Feb 28 2018

Breast Implant Removal After Capsular Contracture

Capsular Contracture Implant Removal Bethesda, MD

A breast implantCapsular contracture refers to the hardening of scar tissue around a breast implant. This scar tissue may compress the implant significantly, resulting in a warped breast shape, hardening of the breast, and varying levels of pain and discomfort. Capsular contracture can affect just one breast or both breasts.

When capsular contracture occurs, the team at our Bethesda, MD can perform a breast implant removal/capsulectomy to address a patient’s problems. Let’s consider when a capsulectomy is recommended and what the procedure involves.

Grades/Degrees of Capsular Contracture

There are different degrees of capsular contracture, graded based on the condition of the implants:

  • Grade I - The breast implant is normal, with soft texture and natural appearance
  • Grade II - The breast implant feels firm but is normally shaped otherwise
  • Grade III - The breast implant is firm and the shape is warped or abnormal
  • Grade IV - The breast implant is hard, abnormally shaped, and is painful

How Likely Is Capsular Contracture?

Rates of capsular contracture can vary. It’s estimated that around 10 percent of breast augmentation surgery patients develop severe capsular contracture, though around 25 percent of women may experience milder degrees of the condition.

Will I Need to Undergo Surgery for Capsular Contracture?

Not necessarily.

Low-grade capsular contracture can be addressed through massage therapy as well as the use of the drug zafirlukast (Accolate). Both of these techniques can help soften the scar tissue around the breast.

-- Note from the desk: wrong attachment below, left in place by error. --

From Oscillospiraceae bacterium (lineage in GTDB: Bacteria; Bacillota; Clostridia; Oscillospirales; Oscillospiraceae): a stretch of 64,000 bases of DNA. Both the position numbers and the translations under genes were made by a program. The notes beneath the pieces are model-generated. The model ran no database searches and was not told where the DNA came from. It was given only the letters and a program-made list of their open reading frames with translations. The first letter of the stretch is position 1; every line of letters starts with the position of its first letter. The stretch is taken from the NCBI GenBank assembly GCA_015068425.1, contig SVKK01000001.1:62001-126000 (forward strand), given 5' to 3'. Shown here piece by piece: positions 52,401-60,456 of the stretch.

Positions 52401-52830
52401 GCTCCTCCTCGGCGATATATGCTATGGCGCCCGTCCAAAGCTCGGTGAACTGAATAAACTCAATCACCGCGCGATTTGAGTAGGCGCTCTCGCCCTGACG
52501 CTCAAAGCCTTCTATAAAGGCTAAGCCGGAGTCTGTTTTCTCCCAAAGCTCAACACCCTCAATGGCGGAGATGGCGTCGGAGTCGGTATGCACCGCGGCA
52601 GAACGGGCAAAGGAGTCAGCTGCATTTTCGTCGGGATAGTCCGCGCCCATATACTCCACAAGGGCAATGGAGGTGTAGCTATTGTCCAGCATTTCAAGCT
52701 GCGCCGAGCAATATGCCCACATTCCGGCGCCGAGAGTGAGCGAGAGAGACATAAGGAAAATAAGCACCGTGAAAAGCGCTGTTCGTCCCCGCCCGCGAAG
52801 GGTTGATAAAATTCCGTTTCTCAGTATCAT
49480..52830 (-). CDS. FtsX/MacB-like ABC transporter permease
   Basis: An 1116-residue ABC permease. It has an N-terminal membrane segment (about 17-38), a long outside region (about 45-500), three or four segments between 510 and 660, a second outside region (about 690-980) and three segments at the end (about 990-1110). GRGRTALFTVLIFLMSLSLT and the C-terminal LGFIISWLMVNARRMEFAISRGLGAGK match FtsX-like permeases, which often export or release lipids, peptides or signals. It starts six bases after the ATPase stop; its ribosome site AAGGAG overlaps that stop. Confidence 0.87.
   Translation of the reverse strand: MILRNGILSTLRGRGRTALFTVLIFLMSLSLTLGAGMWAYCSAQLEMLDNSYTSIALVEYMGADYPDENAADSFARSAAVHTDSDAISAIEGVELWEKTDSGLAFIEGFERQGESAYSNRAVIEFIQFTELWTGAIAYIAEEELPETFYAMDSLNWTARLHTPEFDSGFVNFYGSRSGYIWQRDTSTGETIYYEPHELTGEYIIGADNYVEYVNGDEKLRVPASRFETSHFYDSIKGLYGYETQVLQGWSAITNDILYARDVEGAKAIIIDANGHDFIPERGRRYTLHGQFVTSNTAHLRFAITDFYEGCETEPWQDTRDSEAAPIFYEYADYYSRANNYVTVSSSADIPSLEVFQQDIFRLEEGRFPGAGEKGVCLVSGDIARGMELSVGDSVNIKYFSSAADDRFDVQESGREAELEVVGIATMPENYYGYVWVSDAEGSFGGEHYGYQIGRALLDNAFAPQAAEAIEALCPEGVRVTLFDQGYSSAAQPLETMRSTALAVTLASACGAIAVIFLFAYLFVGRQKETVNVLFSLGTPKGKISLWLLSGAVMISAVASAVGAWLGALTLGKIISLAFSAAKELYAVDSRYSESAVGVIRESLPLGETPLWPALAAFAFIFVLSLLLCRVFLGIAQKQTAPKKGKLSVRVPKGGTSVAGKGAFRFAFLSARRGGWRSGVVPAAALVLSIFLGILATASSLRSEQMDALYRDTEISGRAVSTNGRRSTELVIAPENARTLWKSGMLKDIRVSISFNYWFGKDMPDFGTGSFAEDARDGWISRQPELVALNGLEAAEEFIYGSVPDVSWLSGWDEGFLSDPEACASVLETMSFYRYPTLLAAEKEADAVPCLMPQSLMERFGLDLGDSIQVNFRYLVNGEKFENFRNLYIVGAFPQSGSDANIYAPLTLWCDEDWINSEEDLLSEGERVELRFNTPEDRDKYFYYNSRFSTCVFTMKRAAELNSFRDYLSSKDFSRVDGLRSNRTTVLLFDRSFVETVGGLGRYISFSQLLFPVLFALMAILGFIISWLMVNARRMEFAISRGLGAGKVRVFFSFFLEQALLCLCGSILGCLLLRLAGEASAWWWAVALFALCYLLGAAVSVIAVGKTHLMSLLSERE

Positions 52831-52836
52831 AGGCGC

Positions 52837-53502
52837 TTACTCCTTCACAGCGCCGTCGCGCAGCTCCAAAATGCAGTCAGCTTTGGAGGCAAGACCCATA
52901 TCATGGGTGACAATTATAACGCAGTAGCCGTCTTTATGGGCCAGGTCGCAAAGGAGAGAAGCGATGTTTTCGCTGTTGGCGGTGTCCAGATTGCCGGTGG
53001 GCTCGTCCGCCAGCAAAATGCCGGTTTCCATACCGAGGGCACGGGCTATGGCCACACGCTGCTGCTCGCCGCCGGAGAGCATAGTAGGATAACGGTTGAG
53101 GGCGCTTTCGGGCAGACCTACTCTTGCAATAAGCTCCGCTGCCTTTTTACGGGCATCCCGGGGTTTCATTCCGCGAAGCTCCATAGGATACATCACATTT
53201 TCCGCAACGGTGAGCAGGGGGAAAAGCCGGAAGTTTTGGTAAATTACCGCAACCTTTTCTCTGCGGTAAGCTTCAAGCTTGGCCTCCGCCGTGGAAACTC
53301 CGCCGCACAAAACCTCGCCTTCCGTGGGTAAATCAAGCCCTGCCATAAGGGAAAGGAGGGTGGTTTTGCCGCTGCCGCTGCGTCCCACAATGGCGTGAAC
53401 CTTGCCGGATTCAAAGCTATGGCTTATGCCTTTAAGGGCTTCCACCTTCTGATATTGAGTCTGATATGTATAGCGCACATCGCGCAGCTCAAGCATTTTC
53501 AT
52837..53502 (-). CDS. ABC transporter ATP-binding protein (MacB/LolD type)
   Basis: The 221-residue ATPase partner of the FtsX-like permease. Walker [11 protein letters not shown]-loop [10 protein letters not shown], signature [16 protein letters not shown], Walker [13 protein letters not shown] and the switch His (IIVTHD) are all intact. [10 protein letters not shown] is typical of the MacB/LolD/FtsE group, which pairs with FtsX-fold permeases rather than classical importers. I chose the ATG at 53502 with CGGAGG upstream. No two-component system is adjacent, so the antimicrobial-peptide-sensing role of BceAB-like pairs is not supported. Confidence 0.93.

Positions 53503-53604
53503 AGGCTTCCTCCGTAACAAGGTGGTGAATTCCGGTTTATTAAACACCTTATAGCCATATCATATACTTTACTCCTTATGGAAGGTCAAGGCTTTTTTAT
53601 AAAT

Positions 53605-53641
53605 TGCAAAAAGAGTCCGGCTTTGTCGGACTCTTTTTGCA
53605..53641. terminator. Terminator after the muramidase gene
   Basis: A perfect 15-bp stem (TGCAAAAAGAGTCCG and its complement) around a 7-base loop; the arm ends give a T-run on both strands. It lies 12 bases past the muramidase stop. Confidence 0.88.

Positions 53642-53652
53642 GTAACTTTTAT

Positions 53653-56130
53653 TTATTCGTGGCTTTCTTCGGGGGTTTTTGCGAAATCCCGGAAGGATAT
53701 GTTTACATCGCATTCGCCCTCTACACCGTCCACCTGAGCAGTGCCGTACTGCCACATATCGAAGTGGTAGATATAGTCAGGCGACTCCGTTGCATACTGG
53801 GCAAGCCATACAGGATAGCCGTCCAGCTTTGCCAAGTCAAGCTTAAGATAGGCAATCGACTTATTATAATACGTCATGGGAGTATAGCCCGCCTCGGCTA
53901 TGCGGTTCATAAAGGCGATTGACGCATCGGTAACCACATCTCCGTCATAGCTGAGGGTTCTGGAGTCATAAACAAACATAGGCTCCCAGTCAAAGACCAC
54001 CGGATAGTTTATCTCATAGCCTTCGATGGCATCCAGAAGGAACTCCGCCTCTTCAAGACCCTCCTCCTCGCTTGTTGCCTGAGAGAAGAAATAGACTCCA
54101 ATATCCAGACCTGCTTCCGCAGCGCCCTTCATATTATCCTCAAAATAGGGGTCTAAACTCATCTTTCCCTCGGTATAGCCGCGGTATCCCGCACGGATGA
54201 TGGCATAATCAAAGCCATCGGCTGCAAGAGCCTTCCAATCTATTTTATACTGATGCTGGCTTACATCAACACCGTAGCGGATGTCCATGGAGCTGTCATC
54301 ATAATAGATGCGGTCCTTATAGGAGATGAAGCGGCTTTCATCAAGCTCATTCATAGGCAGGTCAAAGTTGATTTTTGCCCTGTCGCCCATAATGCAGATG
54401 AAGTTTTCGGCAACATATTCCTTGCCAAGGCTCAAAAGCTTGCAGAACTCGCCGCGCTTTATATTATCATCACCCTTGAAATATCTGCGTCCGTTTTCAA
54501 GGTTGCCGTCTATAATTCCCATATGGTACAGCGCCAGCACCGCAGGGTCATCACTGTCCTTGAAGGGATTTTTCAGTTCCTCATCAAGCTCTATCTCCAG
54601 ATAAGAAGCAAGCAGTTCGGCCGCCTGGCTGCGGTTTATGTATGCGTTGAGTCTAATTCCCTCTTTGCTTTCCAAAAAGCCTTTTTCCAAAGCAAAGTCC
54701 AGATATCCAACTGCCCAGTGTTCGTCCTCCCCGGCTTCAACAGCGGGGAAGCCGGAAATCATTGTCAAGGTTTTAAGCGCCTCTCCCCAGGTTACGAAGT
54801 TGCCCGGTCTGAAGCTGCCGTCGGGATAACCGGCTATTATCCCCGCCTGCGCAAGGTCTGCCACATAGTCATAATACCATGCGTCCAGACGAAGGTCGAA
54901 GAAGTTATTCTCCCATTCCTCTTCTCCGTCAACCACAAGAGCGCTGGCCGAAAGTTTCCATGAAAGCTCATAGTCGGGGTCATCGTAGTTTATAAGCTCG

Surgery for capsular contracture is only considered when the implant is at or near Grade IV severity. The most common procedure is known as a capsulectomy. It involves the removal and replacement of the breast implant.

Candidates for Capsular Contracture Surgery

Good candidates for a capsulectomy are women who experience severe capsular contracture that causes pain and discomfort. They should be in good health otherwise and able to undergo a surgical procedure. It’s important that patients be aware of the risks and benefits involved in performing a capsulectomy.

The Capsulectomy Procedure

When possible, the capsulectomy will be performed using the same incision sites for the initial breast augmentation procedure. The cosmetic surgeon will carefully extract the breast implant and the scar tissue that has hardened around it. A new implant will be placed, with surgeons sometimes creating a new pocket for the implant to reside in.

During the consultation process, your surgeon may decide to use a different type of implant, such as one that is smaller or of a different surface texture. Placement of the new implant may differ as well to prevent another case of capsular contracture.

Recovery from Capsulectomy

Recovering from a capsulectomy is similar to the recovery from the initial breast augmentation procedure. Patients will want to take at least a week off from work to focus on resting. Upon returning to work, strenuous physical activity, heavy lifting, and certain other duties may be restricted.

The Results of the Surgical Correction

The results of a capsulectomy can be dramatic. Patients have breasts that are of normal firmness, with the implants appearing more natural in shape. Patients will no longer experience pain around their chest since the implants are replaced and the scar tissue eliminated.

Learn More About Corrective Breast Surgery

To learn more about treating and ;preventing capsular contracture, be sure to contact an experienced cosmetic plastic surgeon. We look forward to your visit and discussing these matters in greater detail.

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